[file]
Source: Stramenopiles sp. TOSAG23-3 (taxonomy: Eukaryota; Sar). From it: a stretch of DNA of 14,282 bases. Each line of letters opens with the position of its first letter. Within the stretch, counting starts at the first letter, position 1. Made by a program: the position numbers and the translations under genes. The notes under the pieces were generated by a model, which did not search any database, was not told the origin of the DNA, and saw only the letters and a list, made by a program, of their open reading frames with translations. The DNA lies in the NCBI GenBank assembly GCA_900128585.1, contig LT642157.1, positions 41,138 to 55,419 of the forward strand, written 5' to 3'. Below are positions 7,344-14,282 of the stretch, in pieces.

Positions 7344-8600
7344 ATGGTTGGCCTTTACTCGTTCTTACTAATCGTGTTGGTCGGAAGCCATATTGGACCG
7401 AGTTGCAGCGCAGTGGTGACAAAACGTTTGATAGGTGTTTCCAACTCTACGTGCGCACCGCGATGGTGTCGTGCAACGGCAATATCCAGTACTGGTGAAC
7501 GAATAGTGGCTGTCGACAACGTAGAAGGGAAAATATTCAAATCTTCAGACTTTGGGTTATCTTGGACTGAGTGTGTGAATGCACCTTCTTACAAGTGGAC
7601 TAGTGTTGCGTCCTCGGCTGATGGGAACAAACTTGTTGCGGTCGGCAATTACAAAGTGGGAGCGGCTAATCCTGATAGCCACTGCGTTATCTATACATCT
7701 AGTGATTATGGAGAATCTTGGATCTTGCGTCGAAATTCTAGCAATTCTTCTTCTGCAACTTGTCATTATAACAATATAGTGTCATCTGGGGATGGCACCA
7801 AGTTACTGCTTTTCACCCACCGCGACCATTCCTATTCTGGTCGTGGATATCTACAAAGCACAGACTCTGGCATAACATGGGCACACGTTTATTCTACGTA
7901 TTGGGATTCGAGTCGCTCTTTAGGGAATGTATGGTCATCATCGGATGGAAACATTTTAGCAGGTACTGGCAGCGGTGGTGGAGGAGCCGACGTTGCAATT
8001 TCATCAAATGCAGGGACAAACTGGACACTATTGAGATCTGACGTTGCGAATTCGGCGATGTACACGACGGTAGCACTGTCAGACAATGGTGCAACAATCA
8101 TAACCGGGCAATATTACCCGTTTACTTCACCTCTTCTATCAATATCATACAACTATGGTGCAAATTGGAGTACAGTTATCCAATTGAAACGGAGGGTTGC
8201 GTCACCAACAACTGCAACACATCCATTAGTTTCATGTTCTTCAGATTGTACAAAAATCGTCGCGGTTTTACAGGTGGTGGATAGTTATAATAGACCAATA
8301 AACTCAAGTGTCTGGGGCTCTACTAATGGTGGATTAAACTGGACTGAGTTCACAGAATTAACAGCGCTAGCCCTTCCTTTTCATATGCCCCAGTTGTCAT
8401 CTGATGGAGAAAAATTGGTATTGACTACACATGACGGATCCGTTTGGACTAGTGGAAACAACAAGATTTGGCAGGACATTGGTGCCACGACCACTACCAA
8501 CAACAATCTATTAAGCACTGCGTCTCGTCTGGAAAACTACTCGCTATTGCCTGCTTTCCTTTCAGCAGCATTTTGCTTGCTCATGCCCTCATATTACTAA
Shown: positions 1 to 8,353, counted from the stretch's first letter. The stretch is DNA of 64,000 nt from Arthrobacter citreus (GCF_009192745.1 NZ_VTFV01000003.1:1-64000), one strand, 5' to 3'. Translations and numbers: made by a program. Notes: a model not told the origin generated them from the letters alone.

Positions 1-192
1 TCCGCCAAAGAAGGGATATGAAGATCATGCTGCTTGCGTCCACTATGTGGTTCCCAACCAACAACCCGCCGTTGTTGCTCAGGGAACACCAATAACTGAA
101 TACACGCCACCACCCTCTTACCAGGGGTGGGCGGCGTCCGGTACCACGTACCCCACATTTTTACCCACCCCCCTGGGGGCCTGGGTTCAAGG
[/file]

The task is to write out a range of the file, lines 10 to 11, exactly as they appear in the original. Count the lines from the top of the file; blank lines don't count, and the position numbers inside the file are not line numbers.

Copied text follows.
8001 TCATCAAATGCAGGGACAAACTGGACACTATTGAGATCTGACGTTGCGAATTCGGCGATGTACACGACGGTAGCACTGTCAGACAATGGTGCAACAATCA
8101 TAACCGGGCAATATTACCCGTTTACTTCACCTCTTCTATCAATATCATACAACTATGGTGCAAATTGGAGTACAGTTATCCAATTGAAACGGAGGGTTGC